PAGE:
When a table or index exceeds 1 GB, it is divided into gigabyte-sized segments. The first segment's file name is the same as the filenode; subsequent segments are named filenode.1, filenode.2, etc. This arrangement avoids problems on platforms that have file size limitations. (Actually, 1 GB is just the default segment size. The segment size can be adjusted using the configuration option --with-segsize when building PostgreSQL.) In principle, free space map and visibility map forks could require multiple segments as well, though this is unlikely to happen in practice.

A table that has columns with potentially large entries will have an associated TOAST table, which is used for out-of-line storage of field values that are too large to keep in the table rows proper. pg_class.reltoastrelid links from a table to its TOAST table, if any. See Section 54.2 for more information.

The contents of tables and indexes are discussed further in Section 54.5.

Tablespaces make the scenario more complicated. Each user-defined tablespace has a symbolic link inside the PGDATA/pg_tblspc directory, which points to the physical tablespace directory (i.e., the location specified in the tablespace's CREATE TABLESPACE command). This symbolic link is named after the tablespace's OID. Inside the physical tablespace directory there is a subdirectory with a name that depends on the PostgreSQL server version, such as PG_9.0_201008051. (The reason for using this subdirectory is so that successive versions of the database can use the same CREATE TABLESPACE location value without conflicts.) Within the version-specific subdirectory, there is a subdirectory for each database that has elements in the tablespace, named after the database's OID. Tables and indexes are stored within that directory, using the filenode naming scheme. The pg_default tablespace is not accessed through pg_tblspc, but corresponds to PGDATA/base. Similarly, the pg_global tablespace is not accessed through pg_tblspc, but corresponds to PGDATA/global.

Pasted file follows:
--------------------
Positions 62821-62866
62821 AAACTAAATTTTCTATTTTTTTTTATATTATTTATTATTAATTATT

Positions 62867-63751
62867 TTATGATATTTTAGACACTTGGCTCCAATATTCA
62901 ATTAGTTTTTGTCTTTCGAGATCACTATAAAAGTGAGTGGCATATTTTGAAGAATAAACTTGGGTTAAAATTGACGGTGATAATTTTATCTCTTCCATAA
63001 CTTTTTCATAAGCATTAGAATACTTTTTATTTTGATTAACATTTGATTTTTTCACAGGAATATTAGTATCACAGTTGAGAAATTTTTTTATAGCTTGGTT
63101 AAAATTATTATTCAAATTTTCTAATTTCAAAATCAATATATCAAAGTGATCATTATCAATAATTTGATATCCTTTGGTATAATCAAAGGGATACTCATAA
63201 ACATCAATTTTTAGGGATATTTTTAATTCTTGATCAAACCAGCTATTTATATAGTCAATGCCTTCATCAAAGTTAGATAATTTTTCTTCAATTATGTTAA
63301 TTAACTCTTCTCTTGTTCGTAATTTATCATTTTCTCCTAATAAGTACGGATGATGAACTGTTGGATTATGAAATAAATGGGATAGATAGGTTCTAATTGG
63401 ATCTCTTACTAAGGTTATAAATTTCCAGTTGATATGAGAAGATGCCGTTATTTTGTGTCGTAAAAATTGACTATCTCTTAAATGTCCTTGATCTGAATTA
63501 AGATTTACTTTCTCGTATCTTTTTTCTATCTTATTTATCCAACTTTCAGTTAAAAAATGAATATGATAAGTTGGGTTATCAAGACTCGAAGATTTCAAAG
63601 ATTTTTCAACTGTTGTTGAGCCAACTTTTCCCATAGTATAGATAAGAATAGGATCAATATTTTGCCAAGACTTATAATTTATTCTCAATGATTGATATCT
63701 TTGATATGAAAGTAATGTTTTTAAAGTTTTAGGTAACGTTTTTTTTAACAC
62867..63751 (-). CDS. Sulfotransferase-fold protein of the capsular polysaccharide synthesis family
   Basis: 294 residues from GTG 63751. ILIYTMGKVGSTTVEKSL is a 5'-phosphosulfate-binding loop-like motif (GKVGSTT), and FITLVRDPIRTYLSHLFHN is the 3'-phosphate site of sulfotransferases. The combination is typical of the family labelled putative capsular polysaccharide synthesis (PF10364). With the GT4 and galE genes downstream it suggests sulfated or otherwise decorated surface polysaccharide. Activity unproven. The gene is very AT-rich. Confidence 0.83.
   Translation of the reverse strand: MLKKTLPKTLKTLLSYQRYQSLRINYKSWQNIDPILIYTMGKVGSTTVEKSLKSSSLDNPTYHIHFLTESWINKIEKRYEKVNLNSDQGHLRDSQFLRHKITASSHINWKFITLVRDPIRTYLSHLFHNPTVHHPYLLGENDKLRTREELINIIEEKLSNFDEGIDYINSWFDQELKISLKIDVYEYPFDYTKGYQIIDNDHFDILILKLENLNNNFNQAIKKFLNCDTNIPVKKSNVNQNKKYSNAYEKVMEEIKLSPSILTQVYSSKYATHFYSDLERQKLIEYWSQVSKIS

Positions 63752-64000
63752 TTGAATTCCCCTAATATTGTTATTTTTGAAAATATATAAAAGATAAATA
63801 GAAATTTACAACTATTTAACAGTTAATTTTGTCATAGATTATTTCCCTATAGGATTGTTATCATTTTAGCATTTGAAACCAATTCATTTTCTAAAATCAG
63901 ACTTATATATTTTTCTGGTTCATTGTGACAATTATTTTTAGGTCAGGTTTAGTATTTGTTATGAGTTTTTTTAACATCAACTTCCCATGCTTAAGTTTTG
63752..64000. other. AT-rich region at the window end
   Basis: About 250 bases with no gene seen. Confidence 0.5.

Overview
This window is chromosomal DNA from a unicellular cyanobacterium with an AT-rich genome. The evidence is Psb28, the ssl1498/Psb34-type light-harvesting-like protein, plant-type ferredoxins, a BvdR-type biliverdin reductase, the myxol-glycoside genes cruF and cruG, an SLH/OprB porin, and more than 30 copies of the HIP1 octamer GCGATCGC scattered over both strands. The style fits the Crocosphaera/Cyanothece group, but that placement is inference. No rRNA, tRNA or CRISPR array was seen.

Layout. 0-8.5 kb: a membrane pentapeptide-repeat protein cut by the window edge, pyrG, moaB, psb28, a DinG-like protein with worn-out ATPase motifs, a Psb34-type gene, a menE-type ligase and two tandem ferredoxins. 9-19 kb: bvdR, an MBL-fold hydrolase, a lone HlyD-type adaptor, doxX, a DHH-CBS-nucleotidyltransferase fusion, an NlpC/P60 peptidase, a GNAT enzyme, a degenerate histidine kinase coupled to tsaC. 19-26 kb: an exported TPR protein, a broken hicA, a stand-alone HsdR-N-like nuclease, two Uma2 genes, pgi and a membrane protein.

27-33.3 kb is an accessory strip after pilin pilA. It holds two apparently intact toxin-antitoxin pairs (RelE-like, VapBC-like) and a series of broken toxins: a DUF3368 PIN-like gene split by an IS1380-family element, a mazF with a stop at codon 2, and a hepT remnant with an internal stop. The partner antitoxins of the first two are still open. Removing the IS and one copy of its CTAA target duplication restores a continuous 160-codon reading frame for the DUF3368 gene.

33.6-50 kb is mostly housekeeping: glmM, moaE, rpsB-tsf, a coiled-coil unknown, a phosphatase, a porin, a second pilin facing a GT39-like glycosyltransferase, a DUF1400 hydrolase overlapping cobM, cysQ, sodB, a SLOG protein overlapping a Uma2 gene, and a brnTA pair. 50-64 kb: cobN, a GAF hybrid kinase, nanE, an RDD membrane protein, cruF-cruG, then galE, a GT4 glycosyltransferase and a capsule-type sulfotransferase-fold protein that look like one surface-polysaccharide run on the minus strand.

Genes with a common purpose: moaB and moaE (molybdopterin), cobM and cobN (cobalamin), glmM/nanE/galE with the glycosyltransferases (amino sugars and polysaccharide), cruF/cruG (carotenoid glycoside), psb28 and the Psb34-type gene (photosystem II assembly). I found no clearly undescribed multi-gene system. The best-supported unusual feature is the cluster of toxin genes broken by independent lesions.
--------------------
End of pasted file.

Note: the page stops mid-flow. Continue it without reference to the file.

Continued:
The pg_relation_filepath() function shows the entire path (relative to PGDATA) of any relation. It is often useful as a substitute for remembering many of the above rules. But keep in mind that this function just gives the name of the first segment of the main fork of the relation — you may need to append a segment number and/or _fsm or _vm to find all the files associated with the relation.

Temporary files (for operations such as sorting more data than can fit in memory) are created within PGDATA/base/pgsql_tmp, or within a pgsql_tmp subdirectory of a tablespace directory if a tablespace other than pg_default is specified for them. The name of a temporary file has the form pgsql_tmpPPP.NNN, where PPP is the PID of the owning backend and NNN distinguishes different temporary files of that backend.